Throughout Rogers’ development of humanistic psychology he was not only influenced by existentialism but also by others involved with the Human Potential Movement, including Maslow, Combs and Snygg. Through his work as a psychologist he became increasingly interested in the communication between two people in a relationship. This lead him to research what motivates a human being. The Rogerian theory is grounded by the study of persons, leading to its strong applied value in many areas of real life. Rogerian therapy involves the therapist getting into the client’s world. When learning about this world, the therapist does not disagree nor do they point out any contradictions. The focus is on the immediate conscious experience, there is no attempt to probe into the clients unconscious mind. Because of his emphasis on the conscious experiences, Rogers has been criticized for his lack of attention on the importance of the unconscious, which is the basis of Freud’s theories and probing techniques. By Rogers continuing to focus on the conscious he discovered an actualizing tendency that is inherent in all organisms – this being the basic drive towards completeness and actualization to its fullest potential.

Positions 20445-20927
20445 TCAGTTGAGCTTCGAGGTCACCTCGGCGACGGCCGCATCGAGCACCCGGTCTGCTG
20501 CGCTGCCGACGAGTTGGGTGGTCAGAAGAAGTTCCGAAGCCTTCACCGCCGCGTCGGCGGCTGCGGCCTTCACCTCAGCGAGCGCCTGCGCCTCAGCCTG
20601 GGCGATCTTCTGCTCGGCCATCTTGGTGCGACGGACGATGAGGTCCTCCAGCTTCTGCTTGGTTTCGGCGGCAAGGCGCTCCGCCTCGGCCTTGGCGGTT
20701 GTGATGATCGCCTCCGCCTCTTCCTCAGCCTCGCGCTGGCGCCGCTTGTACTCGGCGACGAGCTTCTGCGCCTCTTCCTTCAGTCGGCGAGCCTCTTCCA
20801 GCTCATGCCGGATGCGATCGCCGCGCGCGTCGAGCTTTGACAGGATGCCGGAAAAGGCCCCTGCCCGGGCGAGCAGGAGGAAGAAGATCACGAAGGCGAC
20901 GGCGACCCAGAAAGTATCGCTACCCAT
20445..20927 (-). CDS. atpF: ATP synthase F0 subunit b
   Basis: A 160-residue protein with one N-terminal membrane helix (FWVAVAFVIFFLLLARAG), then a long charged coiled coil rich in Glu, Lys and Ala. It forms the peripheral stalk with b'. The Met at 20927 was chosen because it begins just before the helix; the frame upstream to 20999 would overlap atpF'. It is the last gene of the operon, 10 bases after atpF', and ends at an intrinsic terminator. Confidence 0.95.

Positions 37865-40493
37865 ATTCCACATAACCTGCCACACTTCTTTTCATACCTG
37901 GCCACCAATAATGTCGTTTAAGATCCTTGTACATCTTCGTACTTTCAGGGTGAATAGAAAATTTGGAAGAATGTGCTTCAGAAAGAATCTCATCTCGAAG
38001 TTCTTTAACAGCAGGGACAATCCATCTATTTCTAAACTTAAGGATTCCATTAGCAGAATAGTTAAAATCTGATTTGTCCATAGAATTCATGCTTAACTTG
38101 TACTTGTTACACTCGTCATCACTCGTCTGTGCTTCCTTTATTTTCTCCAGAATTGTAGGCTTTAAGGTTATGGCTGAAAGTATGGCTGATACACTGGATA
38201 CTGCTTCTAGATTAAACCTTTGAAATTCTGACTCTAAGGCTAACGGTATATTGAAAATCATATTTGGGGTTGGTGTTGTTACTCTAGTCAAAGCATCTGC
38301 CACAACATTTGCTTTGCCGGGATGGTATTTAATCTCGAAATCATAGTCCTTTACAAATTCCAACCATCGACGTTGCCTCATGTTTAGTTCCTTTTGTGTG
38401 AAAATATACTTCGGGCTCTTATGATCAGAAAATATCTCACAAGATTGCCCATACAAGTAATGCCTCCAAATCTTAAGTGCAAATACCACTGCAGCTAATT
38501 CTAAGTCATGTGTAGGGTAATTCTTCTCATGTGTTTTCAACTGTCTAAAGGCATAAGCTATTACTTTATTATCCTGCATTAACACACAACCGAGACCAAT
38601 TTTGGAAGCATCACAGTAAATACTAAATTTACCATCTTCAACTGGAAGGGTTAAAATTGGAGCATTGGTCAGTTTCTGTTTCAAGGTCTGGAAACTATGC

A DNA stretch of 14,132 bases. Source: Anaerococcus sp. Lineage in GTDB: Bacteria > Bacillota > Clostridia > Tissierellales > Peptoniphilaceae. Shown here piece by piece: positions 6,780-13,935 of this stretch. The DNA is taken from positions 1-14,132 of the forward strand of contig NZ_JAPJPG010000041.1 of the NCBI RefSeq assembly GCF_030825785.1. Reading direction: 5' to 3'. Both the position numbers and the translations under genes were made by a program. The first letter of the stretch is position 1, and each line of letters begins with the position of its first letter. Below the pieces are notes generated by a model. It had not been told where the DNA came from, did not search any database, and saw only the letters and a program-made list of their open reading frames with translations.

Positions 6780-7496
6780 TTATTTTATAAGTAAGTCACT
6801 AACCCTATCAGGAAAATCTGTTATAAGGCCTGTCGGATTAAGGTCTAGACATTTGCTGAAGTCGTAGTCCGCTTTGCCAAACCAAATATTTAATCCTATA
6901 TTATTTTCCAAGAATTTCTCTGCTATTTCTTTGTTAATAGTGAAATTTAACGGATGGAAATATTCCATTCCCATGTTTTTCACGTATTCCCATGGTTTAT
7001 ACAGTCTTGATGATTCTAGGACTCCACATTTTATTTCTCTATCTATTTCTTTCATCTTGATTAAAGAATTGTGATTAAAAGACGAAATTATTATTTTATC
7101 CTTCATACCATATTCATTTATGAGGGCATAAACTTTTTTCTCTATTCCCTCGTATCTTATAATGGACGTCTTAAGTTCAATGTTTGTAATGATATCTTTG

Rogers would describe his kind of therapy as a process of freeing a person and removing any obstacles that would inhibit them, in hopes that normal growth and development can advance and the client can become independent and self-sufficient. Certain conditions are necessary for this process to become successful. A growth promoting environment requires the therapist to be congruent, have unconditional positive regard for the client, as well as show empathic understanding. It is necessary during therapy for the therapist to try to be completely congruent, meaning absolutely genuine no matter what their own beliefs are nor what the clients case is at hand. Another condition that is necessary is having accurate empathy, which refers to understanding the client’s feelings and personal meanings as they are experienced and communicated back and forth. Most importantly, as Rogers sees it is having unconditional positive regard at all times. This “unconditional positive regard involves relating from therapist to client, not as a scientist to an object of study, but as a person to a person. He feels this client to be a person of self-worth; of value no matter what his condition, his behavior or his feelings. He respects him for what he is, and accepts him as he is, with his potentialities (Rogers, 1965, p.22)” (Pescitelli, 1996, p. 1). The client can then feel accepted, not feel judged, whereas this tends to reduce the need to defend his self-concept and begin to accept and value himself. In order for the client to be able to accept experiences that have been distorted or denied to their own awareness, there must be a decrease in the client’s conditions of worth and an increase in the client’s unconditional self-regard. If the therapist can demonstrate unconditional positive regard for the client, then the client can begin to become accurately aware of experiences that had been previously distorted or denied because they experienced a loss of positive regard from significant others. These “significant others” most times are the clients parents, teachers, bosses, someone that is seen to have some control over the client. When a client perceives unconditional positive regard, their existing conditions of low worth are weakened and are soon replaced by a stronger unconditional positive self-regard.